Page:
Following intensive negotiations the [Trade, Development and Cooperation Agreement] between the European Union (EU) and South Africa was finally signed in Pretoria on 11 October 1999. The agreement, which will establish a free trade area between the parties over the next twelve years liberalising about 95% of trade, will have long-term benefits and commercial advantages for both sides. In particular, it will give South Africa preferential access to the world's largest market, opening up important opportunities for South African companies in sectors such as textiles and clothing, chemicals, food and vegetables.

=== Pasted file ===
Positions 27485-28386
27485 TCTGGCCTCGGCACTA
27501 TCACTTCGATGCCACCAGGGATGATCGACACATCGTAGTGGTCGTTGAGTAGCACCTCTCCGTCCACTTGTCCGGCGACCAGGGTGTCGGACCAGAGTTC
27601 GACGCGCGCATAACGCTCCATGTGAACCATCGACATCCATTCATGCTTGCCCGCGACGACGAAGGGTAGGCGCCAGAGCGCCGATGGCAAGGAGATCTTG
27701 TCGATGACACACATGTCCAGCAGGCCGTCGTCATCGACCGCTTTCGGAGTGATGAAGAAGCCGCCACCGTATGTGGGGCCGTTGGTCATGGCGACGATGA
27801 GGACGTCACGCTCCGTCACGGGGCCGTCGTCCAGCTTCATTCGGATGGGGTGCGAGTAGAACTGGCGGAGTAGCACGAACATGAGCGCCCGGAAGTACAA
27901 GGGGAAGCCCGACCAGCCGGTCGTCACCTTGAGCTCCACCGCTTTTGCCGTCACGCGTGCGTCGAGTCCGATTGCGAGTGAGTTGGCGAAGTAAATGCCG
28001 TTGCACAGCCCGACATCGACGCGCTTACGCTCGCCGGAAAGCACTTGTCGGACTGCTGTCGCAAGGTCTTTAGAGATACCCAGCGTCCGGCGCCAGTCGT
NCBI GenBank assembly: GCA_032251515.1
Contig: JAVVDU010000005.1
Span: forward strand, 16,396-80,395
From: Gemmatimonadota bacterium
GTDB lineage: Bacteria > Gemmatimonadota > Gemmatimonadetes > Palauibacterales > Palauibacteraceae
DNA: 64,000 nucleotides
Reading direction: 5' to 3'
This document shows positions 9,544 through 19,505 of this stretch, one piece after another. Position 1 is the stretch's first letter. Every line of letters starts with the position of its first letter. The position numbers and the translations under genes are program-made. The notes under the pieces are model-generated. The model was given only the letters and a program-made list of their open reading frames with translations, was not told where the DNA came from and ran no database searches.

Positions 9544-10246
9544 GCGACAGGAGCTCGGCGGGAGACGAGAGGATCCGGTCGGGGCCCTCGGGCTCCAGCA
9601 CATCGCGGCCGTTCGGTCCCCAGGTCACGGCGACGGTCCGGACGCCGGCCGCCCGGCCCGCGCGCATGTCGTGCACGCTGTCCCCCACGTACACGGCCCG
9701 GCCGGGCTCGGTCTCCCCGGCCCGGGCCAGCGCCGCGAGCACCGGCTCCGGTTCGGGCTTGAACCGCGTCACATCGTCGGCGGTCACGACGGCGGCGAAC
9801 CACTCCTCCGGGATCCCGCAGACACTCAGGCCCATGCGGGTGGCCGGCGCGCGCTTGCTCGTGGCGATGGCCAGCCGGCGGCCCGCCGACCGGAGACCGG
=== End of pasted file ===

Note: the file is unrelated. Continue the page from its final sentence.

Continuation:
The Summit of the Americas (April 2001, Quebec City) was a meeting of the 34 national governments of every country in North, Central, South America and the Caribbean (except Cuba). There was a discussion to extend the North American Free Trade Agreement (NAFTA) throughout the Americas to form the Free Trade Area of the Americas (FTAA) by 2005.